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Tipline: Dangerous Main Street Medians?

5:12 PM, Oct 17, 2011   |    comments
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BUFFALO, N.Y.- Some people are concerned that an intersection in the city of Buffalo is at best confusing, and at worst, dangerous.

A law enforcement officer who wishes to remain anonymous contacted the 2-On-Your-Side Tipline with pictures of cars that had crashed on the median on Main Street just beyond Humboldt Parkway.

The medians are park of a multi-million dollar Main Street improvement project that was funded mainly by the federal government, and received some funding from the state and the city.

The officer says his department has responded to dozens of calls there since the median was installed about two years ago.

The confusion appears to stem from a left-turn lane that some people say comes up too quickly, and isn't clearly marked.

Drivers that don't turn left, and are unfamiliar with the intersection, sometimes find themselves coming up quick on the median, and maybe even crash into it. The troubles get even worse after dark, the officer said.

The situation got so bad that this summer, a group of concerned citizens met with members of the Buffalo Common Council to determine what could be done.

Delaware District Councilmember Michael LoCurto was there, and he said the City Department of Public Works was receptive to making changes.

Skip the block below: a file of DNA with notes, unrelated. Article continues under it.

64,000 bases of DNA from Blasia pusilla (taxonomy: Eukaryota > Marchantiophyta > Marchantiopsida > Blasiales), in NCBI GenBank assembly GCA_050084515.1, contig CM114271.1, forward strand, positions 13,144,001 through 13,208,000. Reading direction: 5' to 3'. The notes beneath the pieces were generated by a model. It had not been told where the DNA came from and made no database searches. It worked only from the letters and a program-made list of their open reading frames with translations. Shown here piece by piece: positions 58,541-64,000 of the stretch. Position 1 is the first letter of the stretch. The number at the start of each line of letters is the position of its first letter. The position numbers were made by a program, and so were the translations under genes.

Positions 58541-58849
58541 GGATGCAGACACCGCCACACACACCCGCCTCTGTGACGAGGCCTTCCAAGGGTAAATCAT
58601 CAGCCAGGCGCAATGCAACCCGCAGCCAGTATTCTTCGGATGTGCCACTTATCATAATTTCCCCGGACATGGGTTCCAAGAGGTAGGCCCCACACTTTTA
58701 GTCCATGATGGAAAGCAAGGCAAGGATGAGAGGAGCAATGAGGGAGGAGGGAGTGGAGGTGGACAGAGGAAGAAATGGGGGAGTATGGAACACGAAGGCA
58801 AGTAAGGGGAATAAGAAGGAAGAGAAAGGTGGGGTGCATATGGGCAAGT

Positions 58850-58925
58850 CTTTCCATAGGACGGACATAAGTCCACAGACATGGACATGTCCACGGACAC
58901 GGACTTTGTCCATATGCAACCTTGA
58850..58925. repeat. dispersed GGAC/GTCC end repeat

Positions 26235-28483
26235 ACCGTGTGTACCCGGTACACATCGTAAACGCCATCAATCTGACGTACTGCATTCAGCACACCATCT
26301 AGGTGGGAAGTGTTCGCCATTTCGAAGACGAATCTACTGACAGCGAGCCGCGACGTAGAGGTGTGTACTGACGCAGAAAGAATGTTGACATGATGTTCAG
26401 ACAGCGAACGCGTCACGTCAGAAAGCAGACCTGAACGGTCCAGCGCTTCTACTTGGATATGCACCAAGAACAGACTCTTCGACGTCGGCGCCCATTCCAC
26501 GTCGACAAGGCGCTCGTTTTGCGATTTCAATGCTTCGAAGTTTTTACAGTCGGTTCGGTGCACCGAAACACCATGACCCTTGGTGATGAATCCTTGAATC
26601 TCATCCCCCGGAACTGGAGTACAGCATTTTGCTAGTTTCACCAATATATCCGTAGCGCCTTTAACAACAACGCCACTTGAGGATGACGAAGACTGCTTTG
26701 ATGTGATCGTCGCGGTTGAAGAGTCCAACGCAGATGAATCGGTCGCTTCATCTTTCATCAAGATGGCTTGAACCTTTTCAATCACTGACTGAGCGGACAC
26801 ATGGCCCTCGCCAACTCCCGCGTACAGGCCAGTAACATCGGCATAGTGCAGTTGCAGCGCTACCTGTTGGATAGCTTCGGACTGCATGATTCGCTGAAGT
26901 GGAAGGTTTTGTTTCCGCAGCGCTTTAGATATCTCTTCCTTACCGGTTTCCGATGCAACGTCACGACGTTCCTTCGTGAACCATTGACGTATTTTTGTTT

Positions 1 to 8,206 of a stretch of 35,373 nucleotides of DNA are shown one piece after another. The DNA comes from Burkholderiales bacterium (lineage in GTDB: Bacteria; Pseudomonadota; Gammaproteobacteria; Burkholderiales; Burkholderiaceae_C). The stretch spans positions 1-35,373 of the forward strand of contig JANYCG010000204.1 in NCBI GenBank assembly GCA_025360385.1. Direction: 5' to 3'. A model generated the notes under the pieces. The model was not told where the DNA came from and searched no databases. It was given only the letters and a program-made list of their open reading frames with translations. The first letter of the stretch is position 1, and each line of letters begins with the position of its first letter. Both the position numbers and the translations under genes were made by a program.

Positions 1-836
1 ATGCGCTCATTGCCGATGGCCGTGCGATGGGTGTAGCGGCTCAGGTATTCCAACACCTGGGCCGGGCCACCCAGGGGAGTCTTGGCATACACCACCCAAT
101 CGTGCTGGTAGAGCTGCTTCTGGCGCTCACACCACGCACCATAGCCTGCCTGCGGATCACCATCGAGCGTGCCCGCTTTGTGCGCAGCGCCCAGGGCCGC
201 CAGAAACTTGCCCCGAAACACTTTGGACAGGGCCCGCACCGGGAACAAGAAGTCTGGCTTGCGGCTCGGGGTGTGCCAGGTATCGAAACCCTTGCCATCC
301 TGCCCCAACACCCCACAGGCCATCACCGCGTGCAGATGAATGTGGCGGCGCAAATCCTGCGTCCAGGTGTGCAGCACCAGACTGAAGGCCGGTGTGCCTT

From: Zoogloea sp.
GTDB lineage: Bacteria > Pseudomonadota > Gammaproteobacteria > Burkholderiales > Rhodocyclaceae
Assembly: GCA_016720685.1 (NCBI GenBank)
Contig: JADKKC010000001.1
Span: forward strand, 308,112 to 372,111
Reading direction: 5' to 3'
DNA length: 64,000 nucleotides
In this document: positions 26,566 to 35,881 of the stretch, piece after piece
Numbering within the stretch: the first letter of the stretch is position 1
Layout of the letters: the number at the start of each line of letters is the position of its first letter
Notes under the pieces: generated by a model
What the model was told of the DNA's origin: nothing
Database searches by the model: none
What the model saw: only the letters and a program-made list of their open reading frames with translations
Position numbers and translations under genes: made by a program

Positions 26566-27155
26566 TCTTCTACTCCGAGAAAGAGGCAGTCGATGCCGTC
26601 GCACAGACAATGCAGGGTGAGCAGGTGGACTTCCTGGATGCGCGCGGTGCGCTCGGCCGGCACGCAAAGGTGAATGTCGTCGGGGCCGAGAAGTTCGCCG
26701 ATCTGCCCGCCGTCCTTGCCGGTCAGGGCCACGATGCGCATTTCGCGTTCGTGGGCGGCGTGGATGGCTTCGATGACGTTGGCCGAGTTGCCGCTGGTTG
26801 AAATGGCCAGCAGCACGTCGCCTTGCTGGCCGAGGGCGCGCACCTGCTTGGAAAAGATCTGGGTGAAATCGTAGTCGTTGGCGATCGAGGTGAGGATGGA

"Public works has gone out there and looked at the site, and talked about maybe more striping, better signage or flashing lights," said LoCurto. "I think it's something that they have to address, and I think they need to speed up on that."

"The ball has been rolling," said Department of Public Works Commissioner Steve Stepniak. "But remember when you do a change like this, remember this is a big federal project that has some mandates to it, and in order for us to go and change, we have to be careful that we don't have to pay any part of that project back, number one, and it was a DOT design as well, so we're just making sure that everything we do is proper, and we don't create a hazard, and we solve the issue and move forward."

The medians were added about two years ago as part of a multi-million dollar government project.

Stepniak says his office has commissioned a study done in conjunction with a private firm that will help them determine how to move forward.

Those results are expected next week, and the suggestions could include anything from reconfiguring the median to removing it entirely.

 

 

 

 

 

 

 

 

 

 

 

 

 

 

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